Just wanted to provide a wonderful update on Indoor bins for the iCAP portal: The campus has 180 out of 200 available multi stream bins deployed in 56 different campus buildings. According to the iCAP metric, we are 1/3 of the way to our FY24 goal. ~Sydney Trimble
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Projects Updates for Indoor Bin Update
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Just wanted to provide a wonderful update on Indoor bins for the iCAP portal: The campus has 180 out of 200 available multi stream bins deployed in 56 different campus buildings. According to the iCAP metric, we are 1/3 of the way to our FY24 goal.
In the future, I think the iCAP team should consider changing the metric from number of buildings to number of deployed bins because not all campus buildings would be applicable for these bins. Especially if the buildings are offices, residential, or extension related. Orchard Downs and
I also went ahead and updated the bin location master list that came with the project so your team can upload it. It was outdated and I have upgraded the layout of the list so it is easier to find information.
F&S Waste Management Intern
firstname.lastname@example.org | Skype:
Garage & Carpool, Office D-3
In Office primarily Monday, Tuesday, Thursday afternoonsAttached Files:
The master list for indoor 3-bin containers has been updated. This list includes all 3-bin station deployments, with information regarding the building, floor, and P-Tag associated with each individual bin. If applicable, additional information regarding their location is provided as well.
See the attached file to review the updated master list for the 3-bin containers.Attached Files:
Glass recycling finds funding on campus
Recycling and trash bins lie near the west courtyard of the Union on Wednesday. The University offers more than 3,000 recycling bins around campus including glass deposits.
BY LUIS VELAZQUEZ, STAFF WRITER
OCTOBER 10, 2019
A glass recycling bin located in the Illini Union Courtyard surprised associate director of Facilities and Services for Sustainability Morgan White because she thought the University does not partake in recycling glass. Although many bins around campus only have places for plastic, paper, cardboard and scrap metal to be recycled, the University Housing Dining Services still funds glass recycling.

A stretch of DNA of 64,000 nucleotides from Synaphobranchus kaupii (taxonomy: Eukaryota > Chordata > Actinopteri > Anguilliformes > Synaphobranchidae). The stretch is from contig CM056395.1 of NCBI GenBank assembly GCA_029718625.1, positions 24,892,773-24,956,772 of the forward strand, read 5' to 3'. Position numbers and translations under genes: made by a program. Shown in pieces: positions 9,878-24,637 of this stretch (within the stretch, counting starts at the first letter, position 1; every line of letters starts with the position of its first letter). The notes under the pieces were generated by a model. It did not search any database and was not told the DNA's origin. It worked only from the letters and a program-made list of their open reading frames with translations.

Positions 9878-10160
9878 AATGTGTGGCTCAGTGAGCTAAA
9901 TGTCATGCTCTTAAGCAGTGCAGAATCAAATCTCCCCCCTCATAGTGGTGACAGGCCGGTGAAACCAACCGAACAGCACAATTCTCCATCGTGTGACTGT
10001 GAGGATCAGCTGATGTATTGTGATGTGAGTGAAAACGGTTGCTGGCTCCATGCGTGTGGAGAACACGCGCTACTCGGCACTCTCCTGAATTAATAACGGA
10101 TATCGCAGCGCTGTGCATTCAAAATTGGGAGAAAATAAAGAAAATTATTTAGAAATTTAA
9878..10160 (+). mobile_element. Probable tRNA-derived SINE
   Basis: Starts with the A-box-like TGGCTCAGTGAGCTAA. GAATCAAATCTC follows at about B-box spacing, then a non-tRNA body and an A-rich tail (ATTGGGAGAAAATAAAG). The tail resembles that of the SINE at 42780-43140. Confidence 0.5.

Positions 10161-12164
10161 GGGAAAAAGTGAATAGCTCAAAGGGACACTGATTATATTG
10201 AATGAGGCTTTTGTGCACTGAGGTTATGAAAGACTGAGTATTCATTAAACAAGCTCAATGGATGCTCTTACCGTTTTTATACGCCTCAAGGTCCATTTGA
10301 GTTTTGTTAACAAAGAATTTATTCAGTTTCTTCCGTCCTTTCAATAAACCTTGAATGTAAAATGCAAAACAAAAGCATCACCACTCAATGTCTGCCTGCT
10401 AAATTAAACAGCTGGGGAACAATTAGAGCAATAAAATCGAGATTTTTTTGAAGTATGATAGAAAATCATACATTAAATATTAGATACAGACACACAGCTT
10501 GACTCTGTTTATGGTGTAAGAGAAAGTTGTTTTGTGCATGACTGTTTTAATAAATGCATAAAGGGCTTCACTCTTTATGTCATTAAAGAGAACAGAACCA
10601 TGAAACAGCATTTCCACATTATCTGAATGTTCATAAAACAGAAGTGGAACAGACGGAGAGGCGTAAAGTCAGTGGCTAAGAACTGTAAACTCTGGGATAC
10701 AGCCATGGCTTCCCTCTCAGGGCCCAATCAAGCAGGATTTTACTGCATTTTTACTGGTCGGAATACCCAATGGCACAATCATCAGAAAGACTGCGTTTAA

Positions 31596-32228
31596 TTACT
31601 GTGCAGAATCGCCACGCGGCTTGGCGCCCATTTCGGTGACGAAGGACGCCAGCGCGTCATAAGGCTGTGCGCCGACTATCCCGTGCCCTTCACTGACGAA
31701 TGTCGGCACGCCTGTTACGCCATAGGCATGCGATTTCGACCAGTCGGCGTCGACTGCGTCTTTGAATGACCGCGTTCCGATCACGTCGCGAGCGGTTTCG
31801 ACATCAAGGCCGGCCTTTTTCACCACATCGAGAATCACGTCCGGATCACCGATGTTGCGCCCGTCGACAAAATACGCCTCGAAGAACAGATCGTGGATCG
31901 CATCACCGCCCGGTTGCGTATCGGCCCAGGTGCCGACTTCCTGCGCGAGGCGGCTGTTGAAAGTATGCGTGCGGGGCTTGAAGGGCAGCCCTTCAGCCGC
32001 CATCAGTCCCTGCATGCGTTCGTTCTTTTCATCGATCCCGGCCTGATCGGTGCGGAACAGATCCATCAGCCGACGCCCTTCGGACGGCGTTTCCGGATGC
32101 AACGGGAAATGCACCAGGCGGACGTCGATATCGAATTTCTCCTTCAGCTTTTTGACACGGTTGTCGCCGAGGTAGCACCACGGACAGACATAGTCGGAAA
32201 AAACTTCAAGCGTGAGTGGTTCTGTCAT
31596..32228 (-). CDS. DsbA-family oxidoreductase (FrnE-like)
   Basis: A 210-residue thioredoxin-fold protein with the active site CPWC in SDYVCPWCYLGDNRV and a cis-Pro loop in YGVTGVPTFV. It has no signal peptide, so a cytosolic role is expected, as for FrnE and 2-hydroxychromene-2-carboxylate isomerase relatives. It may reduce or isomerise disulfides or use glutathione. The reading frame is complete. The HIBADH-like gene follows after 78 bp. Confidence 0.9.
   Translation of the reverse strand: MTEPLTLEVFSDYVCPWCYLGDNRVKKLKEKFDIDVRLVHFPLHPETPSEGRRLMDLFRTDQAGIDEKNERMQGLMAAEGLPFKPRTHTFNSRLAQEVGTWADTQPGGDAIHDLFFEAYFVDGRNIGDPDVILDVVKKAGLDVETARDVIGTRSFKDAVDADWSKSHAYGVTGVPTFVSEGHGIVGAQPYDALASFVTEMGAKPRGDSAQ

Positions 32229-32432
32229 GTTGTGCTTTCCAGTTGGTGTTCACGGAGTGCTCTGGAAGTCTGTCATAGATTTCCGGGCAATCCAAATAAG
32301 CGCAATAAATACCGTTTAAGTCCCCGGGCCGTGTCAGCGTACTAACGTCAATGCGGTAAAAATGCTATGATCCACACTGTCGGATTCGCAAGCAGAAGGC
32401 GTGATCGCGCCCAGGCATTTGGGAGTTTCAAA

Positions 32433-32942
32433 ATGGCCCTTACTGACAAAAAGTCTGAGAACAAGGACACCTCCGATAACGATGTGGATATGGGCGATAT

More than 3,000 recycling bins are available throughout campus in dorms, as well as public facilities where plastic bottles, paper, cardboard and scrap metal can be recycled.
“A few times in the past 30 years, we have reviewed the materials that go through the F&S Waste Transfer Station, and we found that there is a very small amount of glass,” White said in an email. “Recently, Waste Characterization Studies were done for (eight) buildings on campus, measuring the exact amount of waste materials produced by each of those buildings.”
According to White, Dave Guth, interim senior associate director of operations at the Illini Union, said, “This is probably one of the last remaining fiberglass bins we have in the building. The old containers had a separate stream for glass bottles and aluminum cans/plastic bottles.”
White said although small amounts of glass come from campus buildings, the University Housing’s Dining Services have chosen to fund glass recycling.
According to the Waste Management and Recycling website, “The University ‘diverts about 30% of its waste from landfills.’”
With help from the F+S Waste Management Department, the University is aiming to reach its goal of reducing the total amount of waste sent to landfills. The University’s objective is to obtain a Zero Waste Campus environment, as indicated in the Illinois Climate Action Plan.
The Waste Transfer Station, a facility for recycling goods, operates daily compacting and shipping trash to a landfill. However, the recyclables that come from campus are manually sorted and deposited into storage bins. After being compressed in a different bin, they are sold to recycling companies.